It used to be that one sign of a good worker was just powering through the day, even if you felt crummy. Now, the opposite is true, as workplaces get wise to the fact that a sick employee isn’t likely to get much done—except potentially spreading their germs to the rest of the team.
In fact, those coughing, sneezing coworkers can be a health hazard to everyone around them—just by breathing. One study estimates that more than 60 percent of people with flu symptoms admitted to leaving their house—presumably many of them to head to work—while they were sick. And that’s a lot of germs being passed around, infecting even healthy people.
Here are some ways that the HR team can contribute to a healthier workplace.
- Offer sick days
Many employees come to work sick because they think it’s expected. But creating a relatively lenient sick day policy might actually save you money in the long run, if workers stay home and keep their germs to themselves. One study found that “presenteeism,” the lack of productivity in workers experiencing health problems, can cost U.S. companies up to $150 billion annually.
Sick days can help stem the tide of germ-sharing in the workplace, according to a study by the National Bureau of Economic Research. Researchers found that flu cases dropped in cities that adopted paid sick-leave mandates.
The key is to make sure employees know the policy and the protocol for calling out sick (see below for more on helping them telecommute.) And be aware of the duration of the illness; you might need to touch base with an employee if a spate of sick days is stretching into a case for when short-term disability insurance should potentially kick in.
- Create work-at-home protocols.
When deadlines loom, many employees might feel that taking a sick day will just make things worse when they return. According to one study, more than 40 percent of employees said that was the reason they came to the office while sick—to avoid future work overload.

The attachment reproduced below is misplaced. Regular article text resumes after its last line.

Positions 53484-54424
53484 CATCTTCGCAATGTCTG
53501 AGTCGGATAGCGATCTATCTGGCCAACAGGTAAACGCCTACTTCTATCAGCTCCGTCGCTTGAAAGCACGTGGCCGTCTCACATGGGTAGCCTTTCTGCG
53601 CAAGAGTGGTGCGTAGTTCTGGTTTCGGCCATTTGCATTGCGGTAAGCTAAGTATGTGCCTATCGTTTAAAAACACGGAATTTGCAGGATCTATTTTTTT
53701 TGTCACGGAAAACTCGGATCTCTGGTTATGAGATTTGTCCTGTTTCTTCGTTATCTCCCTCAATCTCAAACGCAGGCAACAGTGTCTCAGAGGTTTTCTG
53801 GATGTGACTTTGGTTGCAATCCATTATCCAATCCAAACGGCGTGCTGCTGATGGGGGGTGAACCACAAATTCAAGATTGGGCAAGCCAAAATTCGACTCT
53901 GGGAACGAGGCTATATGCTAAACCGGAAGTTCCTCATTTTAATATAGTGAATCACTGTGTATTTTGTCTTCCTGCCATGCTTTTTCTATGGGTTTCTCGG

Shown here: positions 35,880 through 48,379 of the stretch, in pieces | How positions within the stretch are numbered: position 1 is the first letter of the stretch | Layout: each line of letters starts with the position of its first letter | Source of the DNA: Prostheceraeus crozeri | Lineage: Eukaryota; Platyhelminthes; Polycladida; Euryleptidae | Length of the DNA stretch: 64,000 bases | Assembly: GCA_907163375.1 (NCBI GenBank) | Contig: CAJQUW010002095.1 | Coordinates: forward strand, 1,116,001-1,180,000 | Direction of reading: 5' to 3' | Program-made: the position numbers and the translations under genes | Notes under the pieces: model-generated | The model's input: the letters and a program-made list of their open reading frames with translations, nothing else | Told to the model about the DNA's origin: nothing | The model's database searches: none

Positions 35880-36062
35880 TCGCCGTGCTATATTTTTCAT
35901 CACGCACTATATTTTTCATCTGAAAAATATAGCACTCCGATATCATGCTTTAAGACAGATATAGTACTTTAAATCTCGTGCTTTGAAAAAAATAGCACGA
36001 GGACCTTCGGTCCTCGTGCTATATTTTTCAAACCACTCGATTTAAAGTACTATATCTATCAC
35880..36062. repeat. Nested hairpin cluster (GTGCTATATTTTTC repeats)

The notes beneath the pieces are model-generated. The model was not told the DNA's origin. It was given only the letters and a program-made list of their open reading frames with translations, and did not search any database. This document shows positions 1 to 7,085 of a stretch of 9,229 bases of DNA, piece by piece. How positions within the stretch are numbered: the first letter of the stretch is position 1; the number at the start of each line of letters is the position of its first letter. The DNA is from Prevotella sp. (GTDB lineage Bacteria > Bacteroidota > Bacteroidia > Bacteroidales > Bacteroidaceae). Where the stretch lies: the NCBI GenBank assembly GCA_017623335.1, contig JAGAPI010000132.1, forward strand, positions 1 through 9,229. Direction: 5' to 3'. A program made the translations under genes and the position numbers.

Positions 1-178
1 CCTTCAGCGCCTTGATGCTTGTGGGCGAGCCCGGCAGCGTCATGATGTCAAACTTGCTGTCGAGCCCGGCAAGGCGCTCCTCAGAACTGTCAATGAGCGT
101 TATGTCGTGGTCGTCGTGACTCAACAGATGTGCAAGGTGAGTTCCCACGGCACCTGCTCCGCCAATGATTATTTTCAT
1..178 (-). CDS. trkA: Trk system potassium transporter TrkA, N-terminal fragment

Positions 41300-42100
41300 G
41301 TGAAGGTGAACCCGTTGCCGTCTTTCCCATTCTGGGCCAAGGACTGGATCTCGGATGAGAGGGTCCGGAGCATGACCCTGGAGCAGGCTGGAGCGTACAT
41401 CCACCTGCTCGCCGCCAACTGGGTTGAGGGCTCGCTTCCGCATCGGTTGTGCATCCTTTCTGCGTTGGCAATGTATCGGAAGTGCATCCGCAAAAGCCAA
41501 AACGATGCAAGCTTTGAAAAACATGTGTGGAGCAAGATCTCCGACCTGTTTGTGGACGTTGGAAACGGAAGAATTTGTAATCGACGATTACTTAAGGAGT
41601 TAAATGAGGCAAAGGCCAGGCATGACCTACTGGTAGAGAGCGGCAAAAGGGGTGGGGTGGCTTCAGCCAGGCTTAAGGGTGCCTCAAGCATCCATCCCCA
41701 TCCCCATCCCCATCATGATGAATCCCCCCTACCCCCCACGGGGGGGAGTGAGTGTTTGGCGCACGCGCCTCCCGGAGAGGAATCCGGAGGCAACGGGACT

But the truth is that many employees can do key parts of their job remotely—even if it isn’t feasible all the time. However, that can raise the question of whether the employee has actually taken a “sick day” or not, which can impact their compensation. That’s why you might want to consider implementing a policy that covers some of those issues, such as how their time will be tracked and how many “work-at-home-while-sick” days each employee can take.
Having a clear policy can protect your company so you can verify that work is actually being done, while avoiding the risk of having employees spreading germs to others.
- Encourage your team to get flu shots.
Of course it’s best to get the flu shot earlier in the season, but it’s never too late to help prevent an office epidemic. In fact, the Centers for Diseases Control and Prevention (CDC) says, “Getting vaccinated later, however, can still be beneficial and vaccination should continue to be offered throughout flu season.” And since flu outbreaks happen at different times in different communities, you may still have time. If yours hasn’t hit yet, getting vaccinated pronto could help keep people safe from it.
- Kill workplace germs as fast as you can.
“It’s amazing how fast a virus can move in an office,” says Charles Gerba, a microbiologist and coauthor of The Germ Freak’s Guide to Outwitting Colds and Flu. “If one person comes in with the cold or flu, he can infect as many as one-third of his fellow office mates within a day.”
Pay special attention to wiping down objects in community areas like the printer, copier, refrigerator handles, and door handles—and don’t forget the coffee pot. And encourage employees to wipe down their stations frequently also.
- Encourage healthy habits.
You can play a role by sharing articles with healthy tips (such as those found on this site) or by encouraging employees to sip water and munch on healthier choices, if your workplace offers snacks at meetings.
With these tips, a healthy office can be within reach.